"Screw Alton!" said Lora Nell, seductively pushing her fingers down the front of her shorts as she rotated her hips in a circle.
"You girls going to discuss the price of corn up there or are we going to see some ass?" shouted the large man, the one who had insulted Baxter.
Janeeca whipped her head around. "You're looking at mine, aren't you?" Any sober idiot could have picked up on the hateful tone of her voice. She didn't see Baxter step behind her with a gun barrel sticking out of the blue raincoat with the lace-trimmed hood that he held at his waist.
"Shit," said the younger man at the Kung Fu table. He and the large man jumped up and began backing away with their hands up in surrender. The one who had insulted Baxter dropped his half-finished Budweiser on the table, sloshing it across Janeeca's naked stomach. He turned from the table, muttering something to Baxter, his feet tripping in his drunken run to the exit. Lora Nell ran shrieking from the stage, the unzipped front of her skin-tight leather shorts flopping. The men at the other tables couldn't see what the issue was until Baxter turned around, and then a second wave of feet hit the door. Creedence Clearwater Revival played on the speakers and the lights were set on a low blue-purple hue, making it all but impossible to see exactly what was happening from Alton's position behind the bar. He gave an angry look toward Ray Allen's empty seat, and then he took a baseball bat from behind the bar and stormed over to Baxter, where Janeeca was frozen to the floor beside him.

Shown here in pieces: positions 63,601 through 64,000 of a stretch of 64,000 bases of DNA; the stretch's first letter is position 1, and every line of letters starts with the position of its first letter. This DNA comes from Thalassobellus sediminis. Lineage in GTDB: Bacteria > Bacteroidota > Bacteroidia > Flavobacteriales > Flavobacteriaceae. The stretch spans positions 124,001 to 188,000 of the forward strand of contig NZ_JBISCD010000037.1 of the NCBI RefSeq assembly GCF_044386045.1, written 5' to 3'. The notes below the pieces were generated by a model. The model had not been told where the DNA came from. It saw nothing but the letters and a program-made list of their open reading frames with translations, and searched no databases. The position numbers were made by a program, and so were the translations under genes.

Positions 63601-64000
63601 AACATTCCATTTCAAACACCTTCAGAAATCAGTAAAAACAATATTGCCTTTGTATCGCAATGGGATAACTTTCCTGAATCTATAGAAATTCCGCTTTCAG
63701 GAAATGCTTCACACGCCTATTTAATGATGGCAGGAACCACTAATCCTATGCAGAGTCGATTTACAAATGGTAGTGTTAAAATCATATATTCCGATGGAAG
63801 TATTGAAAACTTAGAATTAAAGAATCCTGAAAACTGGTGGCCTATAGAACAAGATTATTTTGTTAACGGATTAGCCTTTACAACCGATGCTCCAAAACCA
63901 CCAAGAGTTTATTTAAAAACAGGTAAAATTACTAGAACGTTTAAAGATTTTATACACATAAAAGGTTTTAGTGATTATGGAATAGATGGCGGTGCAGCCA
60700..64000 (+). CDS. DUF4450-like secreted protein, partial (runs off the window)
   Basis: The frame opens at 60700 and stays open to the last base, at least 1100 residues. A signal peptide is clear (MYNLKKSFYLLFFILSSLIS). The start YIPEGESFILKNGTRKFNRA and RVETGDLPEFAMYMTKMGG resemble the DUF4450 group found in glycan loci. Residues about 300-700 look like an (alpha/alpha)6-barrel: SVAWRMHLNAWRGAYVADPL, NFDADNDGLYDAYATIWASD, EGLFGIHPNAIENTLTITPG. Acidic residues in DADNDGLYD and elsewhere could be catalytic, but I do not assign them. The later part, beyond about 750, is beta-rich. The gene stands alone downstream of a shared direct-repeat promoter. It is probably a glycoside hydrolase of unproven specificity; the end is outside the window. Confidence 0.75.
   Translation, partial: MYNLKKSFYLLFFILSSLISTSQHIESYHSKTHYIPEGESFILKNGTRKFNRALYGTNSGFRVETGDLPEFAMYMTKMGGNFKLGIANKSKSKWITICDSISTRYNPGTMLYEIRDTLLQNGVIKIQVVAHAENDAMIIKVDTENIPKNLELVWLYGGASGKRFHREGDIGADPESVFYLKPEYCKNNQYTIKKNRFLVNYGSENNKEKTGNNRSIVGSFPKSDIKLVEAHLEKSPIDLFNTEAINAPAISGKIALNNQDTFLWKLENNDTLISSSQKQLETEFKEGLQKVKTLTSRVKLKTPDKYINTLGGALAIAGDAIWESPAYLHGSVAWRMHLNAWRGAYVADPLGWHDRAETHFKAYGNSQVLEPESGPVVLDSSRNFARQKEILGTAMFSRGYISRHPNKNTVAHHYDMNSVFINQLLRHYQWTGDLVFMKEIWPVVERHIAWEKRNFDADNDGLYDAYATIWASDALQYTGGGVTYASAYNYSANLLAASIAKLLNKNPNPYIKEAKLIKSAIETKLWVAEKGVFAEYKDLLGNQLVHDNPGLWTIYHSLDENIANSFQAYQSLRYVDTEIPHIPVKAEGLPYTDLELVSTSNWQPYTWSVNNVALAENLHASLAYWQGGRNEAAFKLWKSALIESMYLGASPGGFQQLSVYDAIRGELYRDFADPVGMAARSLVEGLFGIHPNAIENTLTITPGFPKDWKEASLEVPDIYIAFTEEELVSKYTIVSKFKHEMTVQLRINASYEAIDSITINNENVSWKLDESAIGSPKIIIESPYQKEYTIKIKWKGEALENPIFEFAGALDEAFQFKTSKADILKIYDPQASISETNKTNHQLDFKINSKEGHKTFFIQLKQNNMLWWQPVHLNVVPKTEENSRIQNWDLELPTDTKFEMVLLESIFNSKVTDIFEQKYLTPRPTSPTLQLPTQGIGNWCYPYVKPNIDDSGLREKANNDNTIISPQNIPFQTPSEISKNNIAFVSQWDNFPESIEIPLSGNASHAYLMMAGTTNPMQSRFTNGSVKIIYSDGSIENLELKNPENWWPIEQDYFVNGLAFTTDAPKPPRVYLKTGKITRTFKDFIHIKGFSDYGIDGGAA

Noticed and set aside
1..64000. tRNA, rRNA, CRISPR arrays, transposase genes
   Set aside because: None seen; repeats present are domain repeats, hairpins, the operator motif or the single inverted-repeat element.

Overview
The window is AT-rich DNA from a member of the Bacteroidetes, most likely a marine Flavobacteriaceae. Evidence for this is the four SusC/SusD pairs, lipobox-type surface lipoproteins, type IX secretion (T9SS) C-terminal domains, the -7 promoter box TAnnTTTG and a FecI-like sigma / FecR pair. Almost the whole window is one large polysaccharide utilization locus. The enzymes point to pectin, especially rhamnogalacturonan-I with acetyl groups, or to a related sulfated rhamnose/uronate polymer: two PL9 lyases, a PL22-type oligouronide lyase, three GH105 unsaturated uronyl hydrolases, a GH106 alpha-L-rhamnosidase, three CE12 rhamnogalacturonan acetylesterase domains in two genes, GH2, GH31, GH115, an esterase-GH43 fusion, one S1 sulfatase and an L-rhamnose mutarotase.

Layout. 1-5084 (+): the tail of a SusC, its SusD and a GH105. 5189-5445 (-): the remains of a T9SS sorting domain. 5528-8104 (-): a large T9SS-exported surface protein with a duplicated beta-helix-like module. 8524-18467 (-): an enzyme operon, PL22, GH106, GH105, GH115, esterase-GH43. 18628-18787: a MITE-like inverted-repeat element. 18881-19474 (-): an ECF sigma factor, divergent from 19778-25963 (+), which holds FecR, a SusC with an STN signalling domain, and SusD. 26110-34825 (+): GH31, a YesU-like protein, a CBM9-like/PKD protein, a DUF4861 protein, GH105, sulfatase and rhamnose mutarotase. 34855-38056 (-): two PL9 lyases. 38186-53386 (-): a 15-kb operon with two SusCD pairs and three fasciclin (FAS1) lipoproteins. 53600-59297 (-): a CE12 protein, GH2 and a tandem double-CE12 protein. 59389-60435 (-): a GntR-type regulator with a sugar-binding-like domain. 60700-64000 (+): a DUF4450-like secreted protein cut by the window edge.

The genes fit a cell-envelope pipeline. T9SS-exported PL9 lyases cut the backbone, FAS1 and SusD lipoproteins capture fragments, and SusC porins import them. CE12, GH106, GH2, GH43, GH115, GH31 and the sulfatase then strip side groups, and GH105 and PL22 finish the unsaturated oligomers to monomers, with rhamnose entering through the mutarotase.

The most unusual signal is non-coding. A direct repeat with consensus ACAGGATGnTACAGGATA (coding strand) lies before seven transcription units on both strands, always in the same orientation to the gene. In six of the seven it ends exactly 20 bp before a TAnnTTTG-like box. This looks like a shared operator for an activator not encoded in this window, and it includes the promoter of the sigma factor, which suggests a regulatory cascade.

Alton shouted over the music. "What the hell trouble you —"
Baxter turned and aimed his gun at Alton's crotch. "Whoa! Hey, put that down." Alton's hands were up in surrender, but he held fast to the bat. He cast another glance at Ray Allen's empty seat, and then cursed TP, who had gone to the office in the back. "Come on now, buddy. You don't want to hurt nobody. Whatever trouble you got, it ain't with me." He flicked his eyes helplessly on Janeeca, who stood with her mouth open.